Drag the this.adultPerson "move" method and make the astronaut go down 1 metre.



46. Now we are going to create a procedure that will allow the astronaut to wave.

Click on the "Class Tab" (highlighted).


47. Select "AdultPerson" and then "Add AdultPerson Procedure".


48. Name the procedure "astronautWave".


49. Click the drop down next to the big "this" and then the drop down next ro the smaller "this" that appears and then scroll down to find and click on "getRightShoulder".


50. You will now see the methods for the astronauts right shoulder.


51. Drag the "getRightShoulder" turn method and select the parameter "LEFT", then set the "duration" to be 1.0 and select the BEGIN_AND_END_GENTLY" option for the "animationStyle".

Drag the "getRightWrist" turn method and select the parameter "FORWARD", then set the "duration" to be 1.0 and select the BEGIN_AND_END_GENTLY" option for the "animationStyle".

Drag the "getRightWrist" turn method and select the parameter "BACKWARD", then set the "duration" to be 1.0 and select the BEGIN_AND_END_GENTLY" option for the "animationStyle".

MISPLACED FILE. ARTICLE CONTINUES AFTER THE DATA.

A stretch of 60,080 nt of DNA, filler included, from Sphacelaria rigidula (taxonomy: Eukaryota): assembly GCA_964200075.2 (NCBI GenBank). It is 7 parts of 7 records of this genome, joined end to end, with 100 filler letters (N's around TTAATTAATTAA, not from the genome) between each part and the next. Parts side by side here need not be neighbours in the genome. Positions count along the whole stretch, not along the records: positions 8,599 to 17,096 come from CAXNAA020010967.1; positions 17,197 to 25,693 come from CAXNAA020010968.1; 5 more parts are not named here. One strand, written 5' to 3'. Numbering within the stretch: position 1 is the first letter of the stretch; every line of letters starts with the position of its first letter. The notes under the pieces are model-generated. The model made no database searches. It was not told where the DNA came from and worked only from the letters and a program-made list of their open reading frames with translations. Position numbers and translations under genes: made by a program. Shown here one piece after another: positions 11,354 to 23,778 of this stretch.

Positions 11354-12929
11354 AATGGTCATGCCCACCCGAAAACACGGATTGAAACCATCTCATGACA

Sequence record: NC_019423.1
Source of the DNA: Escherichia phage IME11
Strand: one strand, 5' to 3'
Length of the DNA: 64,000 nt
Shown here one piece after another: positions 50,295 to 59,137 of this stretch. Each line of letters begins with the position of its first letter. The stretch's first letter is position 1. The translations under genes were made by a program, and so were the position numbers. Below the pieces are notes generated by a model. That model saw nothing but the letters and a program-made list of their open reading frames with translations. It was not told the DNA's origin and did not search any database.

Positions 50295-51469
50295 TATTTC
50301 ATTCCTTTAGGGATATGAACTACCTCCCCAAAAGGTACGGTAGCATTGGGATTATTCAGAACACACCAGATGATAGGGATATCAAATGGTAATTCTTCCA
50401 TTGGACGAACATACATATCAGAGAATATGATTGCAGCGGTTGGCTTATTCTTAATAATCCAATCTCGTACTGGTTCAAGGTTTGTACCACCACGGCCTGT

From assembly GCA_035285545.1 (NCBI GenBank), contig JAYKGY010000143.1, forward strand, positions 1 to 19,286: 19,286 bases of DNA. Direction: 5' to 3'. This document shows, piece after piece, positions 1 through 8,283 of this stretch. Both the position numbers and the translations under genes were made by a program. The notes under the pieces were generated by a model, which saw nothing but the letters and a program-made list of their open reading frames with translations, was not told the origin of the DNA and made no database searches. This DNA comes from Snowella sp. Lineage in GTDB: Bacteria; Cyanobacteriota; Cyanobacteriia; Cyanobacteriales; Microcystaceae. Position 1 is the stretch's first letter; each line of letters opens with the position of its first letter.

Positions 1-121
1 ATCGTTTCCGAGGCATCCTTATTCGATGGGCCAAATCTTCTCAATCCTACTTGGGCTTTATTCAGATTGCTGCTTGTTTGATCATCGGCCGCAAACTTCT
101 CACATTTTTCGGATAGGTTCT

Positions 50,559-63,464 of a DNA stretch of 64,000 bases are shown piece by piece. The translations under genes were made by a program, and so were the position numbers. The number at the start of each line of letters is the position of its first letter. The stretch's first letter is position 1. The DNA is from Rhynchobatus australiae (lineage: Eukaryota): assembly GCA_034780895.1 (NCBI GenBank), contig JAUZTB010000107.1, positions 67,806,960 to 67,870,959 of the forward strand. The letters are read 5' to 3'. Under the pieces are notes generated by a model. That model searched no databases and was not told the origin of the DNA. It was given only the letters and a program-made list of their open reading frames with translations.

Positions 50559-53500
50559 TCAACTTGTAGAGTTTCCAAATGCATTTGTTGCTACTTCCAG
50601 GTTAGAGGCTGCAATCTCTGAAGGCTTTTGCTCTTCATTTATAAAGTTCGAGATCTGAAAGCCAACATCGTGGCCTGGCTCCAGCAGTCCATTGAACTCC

Drag the "getRightShoulder" turn method and select the parameter "RIGHT", then set the "duration" to be 1.0 and select the BEGIN_AND_END_GENTLY" option for the "animationStyle".


52. Click on the "myFirstMethod" tab and select the astronaut. Click on the astronaut in scene view or from the drop down.

You will see the procedure as part of the AdultPerson object. Drag it in to the code editor. Save and run your project and see if the astronaut waves at you (sort of).



53. I have re-arranged the order of the code instructions so that it makes cinematic sense; ie the code events are in a suitable order so that the animation makes sense.


54. If one of your cameras gets too close to one of the objects it is showing then back it up a little.

Click on the colour of the camera markler that you want to move.

Click black to colour to move the current view to the camera view and then move the camer backwards a little.

Finally click colour to black so that the camera marker takes up the position of the current view.


Exporting

Exporting a

video.

Exporting a video.

55. When you have finished your animation you can export it as a video. Make sure that you save your project before you begin this process as it has a habit of crashing just when you least want it to.

Alice has a peculiar way of exporting a video. Apparently it pretends to export to YouTube and then lets you save the video file.